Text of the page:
by John Darer® CLU ChFC CSSC RSP
Cash now pushers need to establish more ethical credibility instead of hanging their hat on "the best interest test".
The crux of their argument is that a judge must look over every structured settlement factoring transaction so consumers are protected. But an examination of some of the published cases denied by judges around the country suggest that some of the factoring companies are not doing any sort of triage or even basic planning for the structured settlement annuitants and that the judge really acts like a "crash barrier".
A. Factoring Company: Structured Asset Funding
Matter of Medina NY Sup. Ct Bronx Cty. 26063/08 Dec 12, 2008 "Ms. Medina does not indicate whether or not she is employed or otherwise receives a monthly income in order to enable her to pay her monthly rent, utilities and other household expenses"
B. Factoring Company: Novation Capital
In Matter of Novation Capital, LLC v Knight 2008 NY Slip Op 51628 (U) Decided July 29, 2008.
In April 2006, Jamel Knight's net settlement was allocated 60% to cash and 40% to a structured settlement with Massachusetts Mutual Life Insurance Company, an A++XV rated annuity issuer. The annuity pays him $1,978.11 per month for life with 360 months (30 years) certain. He also receives $700 per month in disability payments.
According to the footnotes to the Slip Opinion, Knight gave his father $400,000, his mother $100,000 and $100,000 to various friends and took on debt to purchase house, build a vacation home and open a soul food restaurant that paid him $25,000-$30,000 in 2007. His mortgage is $2,500 per month. Knight has 5 children ranging in age from 1 to age 17. His two oldest do not reside with him and the oldest is now a father. Among reasons for denial of petition:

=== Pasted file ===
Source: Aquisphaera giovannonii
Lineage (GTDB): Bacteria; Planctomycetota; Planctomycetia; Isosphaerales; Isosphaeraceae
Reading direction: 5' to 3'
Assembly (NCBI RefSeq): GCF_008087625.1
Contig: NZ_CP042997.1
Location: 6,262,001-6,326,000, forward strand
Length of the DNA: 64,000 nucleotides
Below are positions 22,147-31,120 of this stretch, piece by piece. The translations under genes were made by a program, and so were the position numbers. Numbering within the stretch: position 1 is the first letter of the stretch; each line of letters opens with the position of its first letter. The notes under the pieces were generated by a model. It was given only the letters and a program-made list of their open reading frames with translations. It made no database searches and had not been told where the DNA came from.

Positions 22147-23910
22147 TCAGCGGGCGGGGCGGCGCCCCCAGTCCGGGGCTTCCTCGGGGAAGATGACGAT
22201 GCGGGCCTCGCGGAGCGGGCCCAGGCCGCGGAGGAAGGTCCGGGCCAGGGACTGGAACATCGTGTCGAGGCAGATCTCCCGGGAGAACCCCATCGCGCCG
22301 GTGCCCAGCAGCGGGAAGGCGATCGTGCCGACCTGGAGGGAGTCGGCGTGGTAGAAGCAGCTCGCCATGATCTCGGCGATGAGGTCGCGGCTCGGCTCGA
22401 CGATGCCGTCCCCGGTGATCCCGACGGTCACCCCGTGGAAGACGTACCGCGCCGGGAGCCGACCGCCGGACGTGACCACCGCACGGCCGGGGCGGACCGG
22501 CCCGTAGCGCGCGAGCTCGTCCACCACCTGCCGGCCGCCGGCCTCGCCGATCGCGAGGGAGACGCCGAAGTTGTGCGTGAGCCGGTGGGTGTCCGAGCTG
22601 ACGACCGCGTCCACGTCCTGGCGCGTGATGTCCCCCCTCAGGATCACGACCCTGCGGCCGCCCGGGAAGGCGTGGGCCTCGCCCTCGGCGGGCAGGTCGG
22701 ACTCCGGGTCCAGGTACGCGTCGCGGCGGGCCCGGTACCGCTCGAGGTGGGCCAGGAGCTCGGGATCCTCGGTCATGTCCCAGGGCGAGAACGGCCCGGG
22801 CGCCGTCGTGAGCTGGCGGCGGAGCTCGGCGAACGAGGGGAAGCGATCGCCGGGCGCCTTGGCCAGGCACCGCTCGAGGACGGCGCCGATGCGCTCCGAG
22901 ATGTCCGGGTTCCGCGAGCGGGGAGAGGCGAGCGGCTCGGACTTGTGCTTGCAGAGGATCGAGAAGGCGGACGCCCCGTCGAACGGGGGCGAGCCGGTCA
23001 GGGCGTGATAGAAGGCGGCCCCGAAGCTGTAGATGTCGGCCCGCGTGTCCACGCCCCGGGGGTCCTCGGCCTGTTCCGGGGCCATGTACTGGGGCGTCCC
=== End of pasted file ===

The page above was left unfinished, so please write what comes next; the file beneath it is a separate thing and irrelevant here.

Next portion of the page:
- Knight's inability to "demonstrate an acuity for financial management". Despite the sizable net settlement sum he received "up front" he still finds himself in debt.
- The monthly payments from the structured settlement seem to be the only financial security he retains.
- Knight's being unable to explain where 40% of the sell proceeds would go
Such cases expose the potential dangers of simply relying on a factoring company to look out for your "best interest".
The operative question in these cases and others that may slip by the judge is what questions are factoring companies asking structured settlement recipients? In these two case examples the factoring of structured settlement payments was ultimately deemed unacceptable by the judge, yet clearly acceptable to the factoring company.
Another question is who does the factoring company owe a duty to? Does it owe a duty to its investors or to the structured settlement annuitant? It can be argued that the factoring company is simply in the business of providing liquidity to people who need it and request it of them. It can be argued that any "underwriting" that they do is to protect investors in the deal or investors in the settlement purchaser's securitizations.
There is no licensing required to distribute "financial crack" or to assure an even basic level of competence in those that deal with consumers.
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